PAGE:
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] Half Moon Bay Review
Walk into Half Moon Bay couple Jennie and Josh Book’s house and you’ll notice the abundance of color, from the cartoon decals on the wall above the back door to the children’s drawings that hang above a play space in the corner of the room.
The playful color scheme corresponds well with their professions; Josh Book is an animator who has worked for the children’s television channel Nickelodeon, and Jennie is a writer who has authored two children’s books.
Now, the couple is combining their livelihoods into one new venture: creating interactive storybook apps out of Jennie’s books, “Mr. Cupcake has the Sprinkles” and “A Shark Knocked on the Door.” They started the Coastside-based Mighty Yeti Studios two years ago with the intent of making such animated projects.
“We were very inspired by wanting to make stories for kids,” Josh Book said. “We bring together Jennie’s writing and my animation background.”
The couple said seeing their children, who are 6 and 4 years old, using tablets also influenced them to tap into the interactive storytelling app market. Interactive books are accessible digitally and differ from ordinary stories in that their readers can impact the world of the characters by touching an object in a particular scene. For example, Josh Book plans to animate one section of “Mr. Cupcake has the Sprinkles” so that if a child touches Mrs. Cat, who is Mr. Cupcake’s dog, Mr. Cupcake will pet her and she will wag her tail.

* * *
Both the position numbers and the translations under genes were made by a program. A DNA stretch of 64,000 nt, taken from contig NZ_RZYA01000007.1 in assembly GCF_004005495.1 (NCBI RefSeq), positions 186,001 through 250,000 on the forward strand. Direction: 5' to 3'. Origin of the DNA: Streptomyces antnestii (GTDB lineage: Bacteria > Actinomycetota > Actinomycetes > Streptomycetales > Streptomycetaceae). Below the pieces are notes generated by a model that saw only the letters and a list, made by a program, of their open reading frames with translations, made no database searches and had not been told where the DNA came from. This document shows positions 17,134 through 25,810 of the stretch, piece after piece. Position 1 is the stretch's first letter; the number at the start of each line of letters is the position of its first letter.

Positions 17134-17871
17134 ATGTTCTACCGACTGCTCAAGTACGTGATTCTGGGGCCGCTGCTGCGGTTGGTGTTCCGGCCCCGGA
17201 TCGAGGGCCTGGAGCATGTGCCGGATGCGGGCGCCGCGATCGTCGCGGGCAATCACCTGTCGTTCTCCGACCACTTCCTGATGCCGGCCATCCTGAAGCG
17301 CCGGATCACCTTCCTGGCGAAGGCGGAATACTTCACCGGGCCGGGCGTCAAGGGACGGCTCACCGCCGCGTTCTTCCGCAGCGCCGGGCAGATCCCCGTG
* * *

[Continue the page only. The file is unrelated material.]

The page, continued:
“There are a lot of hidden elements,” Jennie Book said. “The discovery is going to be exciting for kids.”
Another element that the Books hope makes their app stand out is that it will be narrated in English and Spanish, which they believe will appeal to Spanish-speaking families and those who want their child to learn another language.
Jennie Book wrote the two children’s stories a couple years ago. The first “A Shark Knocked on the Door” was inspired by her mother and the Books’ son, who sail boats down the gutter after a storm. In the book, their boat disappears down the sewer but is returned by a friendly shark, who takes them on an adventure. The second book is about a talking cupcake that tries to identify a maddening crunching sound in his house. The books were illustrated by Roman Laney and Eddie Betancourt, respectively.
“Kids will think it’s goofy and totally love it, and I think parents will love it, too,” Jennie Book said.
In order to gain the financial support needed to make these interactive apps, the Books recently turned to the online funding platform Kickstarter. At last check, they were halfway to their $12,000 goal, which they need to meet by Feb. 27. That money would help the couple with software licensing, actors for characters’ voices and narration in English and Spanish, sound effects, and paying licensing fees for music.
“It’s kind of a scary process,” Josh Book said of starting a Kickstarter. “People say they’ll look at it later, but later could be too late.”
Those who donate will receive public kudos and complimentary gifts ranging from computer and smartphone wallpaper for a $5 donation to rare print copies of the books with a signed sketch inside for a $250 backing. The Books are looking to have the apps available for download by April.
“We hope they come back to Yeti as new stories come out, and with continued support we hope to make more of them,” Josh Book said.